View Single Post
Old 09-04-2005, 07:45 AM   #3
SubyGC8
Scooby Newbie
 
Member#: 70069
Join Date: Sep 2004
Chapter/Region: NESIC
Location: Sutton
Vehicle:
2005 Legacy GT
Satin Pearl White

Default

I actually use nitrous and love it. What its doing is cooling the incoming air charge. Cooler air is more dense than hot air. A car with slightly higher compression can only handle a 75 shot of nitrous with added fuel. The reason this can be done is because in any given cylinder, when the piston drops for the intake stroke, it creates a low pressure. Now cooler, more dense air fills the low pressure cylinder. In a NA car when this happens, you will only fill that cylinder to 14.7psi or what ever atmospheric pressure is in your area. Now in the compression stroke, the piston is compressing the dense air charge which contains more oxygen. Thats why extra fuel is needed. In return on the ignition stroke more power is made. Nitrous in no way helps prevent from detonation. It still creates high temps within the cylinder which can ignite the air charge. Now as for a turbo, say you are boosting 10lbs, on the intake stroke, air is compressed into the cylinder adding to the 14.7psi atmospheric pressure making it 24.7psi. When air is compressed it heats up, that is why a intercooler is used. Now when the valve closes you have a high pressure in the cylinder which is then compressed by the piston. As HamFist stated, you can have a high compression engine and low boost. Or you can have a low compression engine and high boost. You will get similar amounts of power but the power bands will be in a different rpm range.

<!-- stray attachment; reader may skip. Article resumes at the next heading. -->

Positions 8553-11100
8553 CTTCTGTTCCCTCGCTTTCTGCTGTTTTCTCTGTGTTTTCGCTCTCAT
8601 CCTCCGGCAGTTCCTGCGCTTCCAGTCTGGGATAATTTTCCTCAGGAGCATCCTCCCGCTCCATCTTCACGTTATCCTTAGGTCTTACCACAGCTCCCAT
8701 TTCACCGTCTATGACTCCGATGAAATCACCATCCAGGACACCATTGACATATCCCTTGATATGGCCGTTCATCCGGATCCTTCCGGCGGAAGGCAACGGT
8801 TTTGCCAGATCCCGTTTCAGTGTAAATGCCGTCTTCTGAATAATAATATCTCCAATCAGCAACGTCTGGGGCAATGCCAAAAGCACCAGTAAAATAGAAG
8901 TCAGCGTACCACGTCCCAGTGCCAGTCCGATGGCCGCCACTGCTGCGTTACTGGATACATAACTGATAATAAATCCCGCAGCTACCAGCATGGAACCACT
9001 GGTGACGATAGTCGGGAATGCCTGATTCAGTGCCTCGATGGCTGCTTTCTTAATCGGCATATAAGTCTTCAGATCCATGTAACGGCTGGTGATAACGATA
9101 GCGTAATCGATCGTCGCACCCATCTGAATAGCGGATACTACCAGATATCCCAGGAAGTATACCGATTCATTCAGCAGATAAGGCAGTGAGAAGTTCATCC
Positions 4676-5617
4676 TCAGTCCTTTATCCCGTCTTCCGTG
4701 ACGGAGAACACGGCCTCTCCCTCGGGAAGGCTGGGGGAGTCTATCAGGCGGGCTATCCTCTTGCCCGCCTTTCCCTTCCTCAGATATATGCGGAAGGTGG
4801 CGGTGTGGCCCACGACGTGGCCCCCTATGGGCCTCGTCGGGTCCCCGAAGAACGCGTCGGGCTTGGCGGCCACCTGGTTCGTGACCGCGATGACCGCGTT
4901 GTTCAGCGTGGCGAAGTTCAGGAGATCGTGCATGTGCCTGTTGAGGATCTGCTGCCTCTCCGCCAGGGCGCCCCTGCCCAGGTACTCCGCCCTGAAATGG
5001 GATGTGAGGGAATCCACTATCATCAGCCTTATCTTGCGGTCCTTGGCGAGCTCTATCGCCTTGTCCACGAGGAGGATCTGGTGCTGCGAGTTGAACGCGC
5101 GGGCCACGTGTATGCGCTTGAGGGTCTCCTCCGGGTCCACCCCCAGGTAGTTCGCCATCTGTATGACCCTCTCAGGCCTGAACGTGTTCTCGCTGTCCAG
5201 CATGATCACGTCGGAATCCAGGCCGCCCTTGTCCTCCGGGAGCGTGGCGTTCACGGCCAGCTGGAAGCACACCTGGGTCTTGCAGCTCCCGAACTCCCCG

* Registered users of the site do not see these ads.
SubyGC8 is offline   Reply With Quote